With Trump Facing Possible Impeachment, Pseud-Historian David Barton Suddenly Changes his Tune

Religious right pseudo-historian David Barton and his son Tim released a video yesterday arguing that there are no constitutional grounds for impeaching President Donald Trump.

According to the Bartons, the impeachment process in the Constitution was designed so that “if you had a president who was going crazy, doing things that were wrong, you could put a stop to that,” but the president had to have committed “high crimes and misdemeanors,” which is not the case with Trump.

“There have been a lot of accusations,” Tim Barton said, “but until something is proven, you don’t really have a good reason, criminally speaking, to impeach him.”

This position seems to conflict with the view that David Barton laid out back in 2017, when he asserted on his “WallBuilders Live” radio program that “an impeachable offense is whatever 51 percent of the House says someone should be impeached for.”

The transcript reads (with emphasis added):

The Constitution talks very extensively about impeachment. We have six clauses in the Constitution there is no other subject in the Constitution that has six clauses covering that topic.

Impeachment is something that is very much a focus of the Founding Fathers when they wrote the Constitution. Because of that, you have dozens, last time I counted, well over 100 different impeachment proceedings across our history.

So you not only have the word in the Constitution you have the precedent of history to show what is an impeachable offense. Constitutionally speaking, it’s for high crimes and misdemeanors and that’s not what we think it is today. 

When President Clinton was impeached back in the 90’s law professors essentially redefined that crime to say, “Well, a high crime and misdemeanor is something that is a criminal felony. It’s not a civil felony like lying to a grand jury like Bill Clinton did. You have to rape your daughter or murder your wife or something of the sort. It has to be a criminal felony.” And that’s just not the case.

At the time of the Founding Fathers, a misdemeanor was not a level of crime as it is today. We have felonies, we have misdemeanors, and you have a level a, b, c, and d misdemeanors, etc. At that time a misdemeanor was defined as bad behavior.

It was for high crimes and bad behavior. Now, within that framework, high crimes didn’t mean that it had to be an elite thing like murder. It meant any kind of crime committed at a high level, by a high-level official. So that could be a federal judge, it could be a precedent, it could be a cabinet member, it could be anybody except a senator or rep.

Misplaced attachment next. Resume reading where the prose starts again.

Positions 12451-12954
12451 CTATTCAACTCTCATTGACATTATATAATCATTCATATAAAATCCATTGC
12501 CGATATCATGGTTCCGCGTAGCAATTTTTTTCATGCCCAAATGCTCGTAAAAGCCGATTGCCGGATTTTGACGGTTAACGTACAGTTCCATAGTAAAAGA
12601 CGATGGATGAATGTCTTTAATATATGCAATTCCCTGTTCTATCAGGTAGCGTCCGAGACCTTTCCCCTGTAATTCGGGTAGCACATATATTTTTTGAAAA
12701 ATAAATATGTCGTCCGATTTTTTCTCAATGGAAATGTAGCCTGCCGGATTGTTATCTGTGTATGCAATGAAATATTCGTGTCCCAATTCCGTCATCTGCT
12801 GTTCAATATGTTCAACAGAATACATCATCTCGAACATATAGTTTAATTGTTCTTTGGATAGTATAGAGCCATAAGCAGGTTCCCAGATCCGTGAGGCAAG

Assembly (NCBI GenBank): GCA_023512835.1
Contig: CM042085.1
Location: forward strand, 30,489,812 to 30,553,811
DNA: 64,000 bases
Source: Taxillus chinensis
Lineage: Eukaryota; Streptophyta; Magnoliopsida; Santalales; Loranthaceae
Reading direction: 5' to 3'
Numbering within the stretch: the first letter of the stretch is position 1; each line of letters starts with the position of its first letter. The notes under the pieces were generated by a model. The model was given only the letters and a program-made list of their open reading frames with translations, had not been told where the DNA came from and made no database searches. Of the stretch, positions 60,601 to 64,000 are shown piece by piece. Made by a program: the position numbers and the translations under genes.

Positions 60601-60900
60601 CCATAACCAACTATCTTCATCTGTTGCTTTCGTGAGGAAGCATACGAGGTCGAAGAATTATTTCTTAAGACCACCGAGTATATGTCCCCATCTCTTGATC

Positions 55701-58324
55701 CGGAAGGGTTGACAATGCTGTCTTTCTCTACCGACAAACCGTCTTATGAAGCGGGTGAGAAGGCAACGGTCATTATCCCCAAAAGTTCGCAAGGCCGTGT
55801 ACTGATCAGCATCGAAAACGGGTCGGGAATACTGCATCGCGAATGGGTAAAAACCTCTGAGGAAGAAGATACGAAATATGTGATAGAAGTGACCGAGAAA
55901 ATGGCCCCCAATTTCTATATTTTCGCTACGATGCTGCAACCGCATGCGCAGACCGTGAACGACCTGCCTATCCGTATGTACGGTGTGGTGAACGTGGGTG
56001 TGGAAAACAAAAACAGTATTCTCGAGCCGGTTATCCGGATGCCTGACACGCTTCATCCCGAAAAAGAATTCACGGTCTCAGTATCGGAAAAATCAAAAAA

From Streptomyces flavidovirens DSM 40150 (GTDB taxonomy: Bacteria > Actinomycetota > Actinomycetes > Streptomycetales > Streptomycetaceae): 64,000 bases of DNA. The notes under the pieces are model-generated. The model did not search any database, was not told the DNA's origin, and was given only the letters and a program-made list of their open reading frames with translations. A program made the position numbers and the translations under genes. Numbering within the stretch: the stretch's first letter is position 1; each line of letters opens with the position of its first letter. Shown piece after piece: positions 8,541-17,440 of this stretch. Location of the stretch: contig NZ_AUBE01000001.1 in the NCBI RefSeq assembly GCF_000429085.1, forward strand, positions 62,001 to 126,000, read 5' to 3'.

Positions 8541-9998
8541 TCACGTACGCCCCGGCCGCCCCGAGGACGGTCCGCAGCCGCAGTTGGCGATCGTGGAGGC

Back in 1797, you had an impeachment attempt against a U.S. senator who, William Blount who had actually been one of the signers of the Constitution. But he apparently was working with Aaron Burr to set up a foreign nation down in Mexico area and they said, “No, we’re not doing that, we’re impeaching you.”

At that time they went into it and said, “No, you really can’t impeach a sitting senator or rep. It’s gotta be somebody like a president, or a judge, or some other appointed official.” Because he was available to be out at the next election and the state legislature at that time chose senators so the state legislature could get rid of them.

So what they did at the time of the impeachment was say “Ok, if it’s bad behavior by a top official or someone in high government, someplace high, then that’s what you can impeach.”

What are you impeached for? I think it was well summarized by a former President who at the time was the leader of the House. He said, “Impeachment is whatever a majority of the House says that it is.” And if you look at the constitutional process an impeachable offense is whatever 51 percent of the House says someone should be impeached for.

Now, it takes much higher than that, it takes two-thirds of the Senate to convict, the Senate such as a jury.

But you look at impeachable offenses, you had, for example, early federal judge Founding Fathers impeach them, get them off the court because he got drunk in private life. “Well, that’s not a crime.” Yeah, but it was bad behavior, it was misbehavior, it was high crime and misdemeanor. It was bad behavior by a high official. Therefore, you need to go.

You have the same thing, another judge was impeached for cursing in the courtroom. It’s not a crime but it’s bad behavior by a high official. So it can be anything like that. As you get into the presidential impeachment era you have Andrew Johnson.

He was, of course, Abraham Lincoln’s vice president who became president when Lincoln was assassinated. And the hard reconstructionist guys that really wanted the South reconstructed, Andrew Johnson was not one of those. he was himself essentially a Democrat from seceded state. So he didn’t want to push for hard reconstruction. So he dismissed one of the cabinet members.

Well, he actually came within a vote of losing the presidency for dismissing a cabinet member. The House impeached him for that and the Senate almost convicted him for that. That’s certainly not what we would call a high crime and misdemeanor. But in their estimation, that was bad behavior by top public official.

So, anything that Donald Trump does that 51 percent of the House thinks is bad for him to have done, yeah, they can do an impeachment for him.